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More Nonprofit Woes from State Budget Troubles

07.28.16 | Linda J. Rosenthal, JD

We’ve reported before on nonprofits being caught in the financial crossfire from state (and local) budget impasses and cutbacks.

In Local Governments Eager to Snag Revenue from Nonprofits, we alerted you to the alarming trend of local governments trying to scoop up any revenue possible from the nonprofits in their communities. A favorite method, we reported, is the PILOT; that is, “payments in lieu of taxes.” Another is renaming what are clearly “taxes” as “fees” so that local tax-exempt charities have no apparent shield from them.

In Property Tax Exemptions: The New Battlefield, we described two important lawsuits in New Jersey pitting local communities against their most important charitable institutions – for the purpose of yanking part or all of the property tax exemption from them. The two organizations featured in this post are Morristown Medical Center and Princeton University; although this story is from New Jersey, similar battles have, or are about to, erupt in other states.

Additional Attempts to Squeeze Nonprofits

Here is just a small sampling from around the nation of additional recent efforts of state governments to cover shortfalls on the backs of nonprofits.


Faced with severe budget shortfalls, Connecticut has made deep cuts in the current and upcoming fiscal years for services provided by nonprofits.

There have been legislative attempts as well to target certain categories of nonprofit institutions for more revenue. For instance, a bill pending in the Connecticut General Assembly seeks to require a $500K cap on nonprofit hospital administrator salaries; otherwise, the hospital would be required to pay property taxes to the local municipality. A bill in the Senate seeks to “tax the property of certain colleges where activities conducted thereon generate at least six thousand dollars in revenue in a taxable year.” And another Senate bill is aimed at “taxing certain endowment funds of institutions of higher education.”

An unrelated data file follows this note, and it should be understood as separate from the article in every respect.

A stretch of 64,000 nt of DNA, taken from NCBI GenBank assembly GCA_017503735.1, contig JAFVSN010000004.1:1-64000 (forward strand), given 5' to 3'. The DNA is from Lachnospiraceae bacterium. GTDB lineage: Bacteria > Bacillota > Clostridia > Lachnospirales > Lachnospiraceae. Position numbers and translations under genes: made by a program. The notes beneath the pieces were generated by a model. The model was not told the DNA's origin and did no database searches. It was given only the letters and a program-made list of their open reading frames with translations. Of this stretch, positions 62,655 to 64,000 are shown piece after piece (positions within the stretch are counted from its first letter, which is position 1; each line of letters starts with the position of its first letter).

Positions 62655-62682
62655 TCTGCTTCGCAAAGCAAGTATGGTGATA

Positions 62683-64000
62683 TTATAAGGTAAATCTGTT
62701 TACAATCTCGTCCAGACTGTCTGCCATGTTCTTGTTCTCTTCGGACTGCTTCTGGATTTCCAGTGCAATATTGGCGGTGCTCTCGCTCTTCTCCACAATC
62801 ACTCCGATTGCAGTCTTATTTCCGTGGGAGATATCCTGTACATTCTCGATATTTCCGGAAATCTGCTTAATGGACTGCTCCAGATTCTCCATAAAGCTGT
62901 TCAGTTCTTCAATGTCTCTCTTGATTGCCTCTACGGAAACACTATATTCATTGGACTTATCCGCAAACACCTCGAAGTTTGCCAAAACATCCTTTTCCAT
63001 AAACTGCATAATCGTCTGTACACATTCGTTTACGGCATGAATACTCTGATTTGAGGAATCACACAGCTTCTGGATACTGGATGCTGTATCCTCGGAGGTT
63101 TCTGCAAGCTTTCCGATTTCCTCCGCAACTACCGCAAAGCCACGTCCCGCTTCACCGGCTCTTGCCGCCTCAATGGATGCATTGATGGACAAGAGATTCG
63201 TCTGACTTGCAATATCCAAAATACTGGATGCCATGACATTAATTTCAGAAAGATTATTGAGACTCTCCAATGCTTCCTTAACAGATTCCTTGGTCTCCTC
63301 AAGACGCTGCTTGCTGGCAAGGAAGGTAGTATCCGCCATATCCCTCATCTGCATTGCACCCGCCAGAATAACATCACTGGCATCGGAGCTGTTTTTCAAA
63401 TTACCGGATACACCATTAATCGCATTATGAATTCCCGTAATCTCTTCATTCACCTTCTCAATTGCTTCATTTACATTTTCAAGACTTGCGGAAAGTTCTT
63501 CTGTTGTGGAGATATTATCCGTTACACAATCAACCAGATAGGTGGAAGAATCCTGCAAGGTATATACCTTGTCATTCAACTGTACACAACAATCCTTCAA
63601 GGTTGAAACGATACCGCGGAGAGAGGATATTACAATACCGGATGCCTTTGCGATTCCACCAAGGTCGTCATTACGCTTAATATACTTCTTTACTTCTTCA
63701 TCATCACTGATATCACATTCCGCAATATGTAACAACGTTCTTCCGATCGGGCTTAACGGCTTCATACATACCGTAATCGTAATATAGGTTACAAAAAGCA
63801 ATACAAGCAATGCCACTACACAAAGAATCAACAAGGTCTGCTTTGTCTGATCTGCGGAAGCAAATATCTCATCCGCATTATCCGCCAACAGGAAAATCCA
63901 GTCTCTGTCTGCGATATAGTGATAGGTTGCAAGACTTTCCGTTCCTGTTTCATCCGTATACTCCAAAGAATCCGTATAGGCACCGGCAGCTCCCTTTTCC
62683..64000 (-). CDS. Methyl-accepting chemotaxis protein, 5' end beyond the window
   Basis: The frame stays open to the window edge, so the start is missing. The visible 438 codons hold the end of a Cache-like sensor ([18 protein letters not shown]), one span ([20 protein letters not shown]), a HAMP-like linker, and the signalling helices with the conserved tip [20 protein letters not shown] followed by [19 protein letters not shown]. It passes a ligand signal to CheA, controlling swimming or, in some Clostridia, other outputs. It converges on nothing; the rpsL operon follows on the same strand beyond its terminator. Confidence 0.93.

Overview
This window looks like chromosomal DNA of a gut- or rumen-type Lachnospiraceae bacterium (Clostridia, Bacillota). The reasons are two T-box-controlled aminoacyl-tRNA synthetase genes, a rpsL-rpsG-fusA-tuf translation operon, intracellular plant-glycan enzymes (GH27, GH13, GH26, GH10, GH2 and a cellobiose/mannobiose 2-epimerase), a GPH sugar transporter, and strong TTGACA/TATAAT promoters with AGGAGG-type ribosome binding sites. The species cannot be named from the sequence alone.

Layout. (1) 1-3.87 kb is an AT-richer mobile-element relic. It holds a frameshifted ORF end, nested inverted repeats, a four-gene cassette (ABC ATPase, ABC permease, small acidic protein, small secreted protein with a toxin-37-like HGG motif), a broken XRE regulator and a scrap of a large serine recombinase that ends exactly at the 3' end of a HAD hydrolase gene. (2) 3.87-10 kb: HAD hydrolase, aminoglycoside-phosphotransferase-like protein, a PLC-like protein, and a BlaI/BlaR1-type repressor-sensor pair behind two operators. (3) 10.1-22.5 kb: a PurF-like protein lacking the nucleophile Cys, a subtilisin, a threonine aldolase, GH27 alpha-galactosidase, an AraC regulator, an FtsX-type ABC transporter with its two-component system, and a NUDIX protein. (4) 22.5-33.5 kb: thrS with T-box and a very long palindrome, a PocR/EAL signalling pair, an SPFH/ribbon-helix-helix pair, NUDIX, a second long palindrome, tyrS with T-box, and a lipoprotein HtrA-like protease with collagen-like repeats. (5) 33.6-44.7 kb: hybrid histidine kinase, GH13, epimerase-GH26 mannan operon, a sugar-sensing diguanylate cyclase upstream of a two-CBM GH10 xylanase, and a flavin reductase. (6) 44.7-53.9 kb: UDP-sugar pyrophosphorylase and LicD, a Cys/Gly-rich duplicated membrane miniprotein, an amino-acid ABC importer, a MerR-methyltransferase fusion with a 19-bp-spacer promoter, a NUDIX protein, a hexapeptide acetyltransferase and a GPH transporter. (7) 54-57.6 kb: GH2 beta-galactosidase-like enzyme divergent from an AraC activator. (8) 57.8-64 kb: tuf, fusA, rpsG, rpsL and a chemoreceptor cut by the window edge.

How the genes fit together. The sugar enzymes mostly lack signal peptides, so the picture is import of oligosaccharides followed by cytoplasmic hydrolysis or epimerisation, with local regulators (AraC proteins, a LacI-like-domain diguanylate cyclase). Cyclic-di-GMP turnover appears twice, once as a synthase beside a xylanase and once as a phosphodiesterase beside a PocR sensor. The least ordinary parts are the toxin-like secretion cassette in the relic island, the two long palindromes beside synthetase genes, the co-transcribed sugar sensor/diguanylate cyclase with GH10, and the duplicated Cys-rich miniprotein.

Illinois has had a budget stalemate for more than a year; the state’s nonprofits have been devastated. The state has demanded that nonprofits with government contracts keep providing services – without payment. Hundreds of millions of dollar are owed. There have been layoffs; many organizations have shuttered. And individuals in the state are not receiving needed services.


During the former Governor’s administration, a special tax reform commission was convened to address key fiscal problems including pension obligations. This Blue Ribbon Commission recommended caps on state itemized deductions including the charitable giving incentive, and there have been moves in that direction. Organizations representing the Commonwealth’s nonprofits have pointed to damaging results in other states when caps on the charitable deduction have been imposed. They have urged lawmakers to consider other ways to address the budget problems.


Louisiana narrowly missed the prize for “worst revenue decisions” when the new Governor, John Bel Edwards, called the Legislature backed into session recently to “clean up various unintended tax consequences created” in the last session. Lawmakers did, indeed, comply, and reversed these outrages.

What happened? Louisiana has a state constitutional mandate to end each June 30 fiscal year in the black. There was a huge budget shortfall, though, and in desperation, legislators decided to unleash the Girl Scouts, armed with their thin mints, as tax collectors. That is to say, they passed laws temporarily suspending hundreds of sales tax exemptions and exclusions. In addition to the Girl Scouts, other targets included food banks, homeless shelters, and school booster clubs.

It’s no surprise that the backlash was swift and effective.


We have no doubt, unfortunately, that there will be many more news items like these to report in upcoming weeks and months.

— Linda J. Rosenthal, J.D., FPLG Information & Research Director

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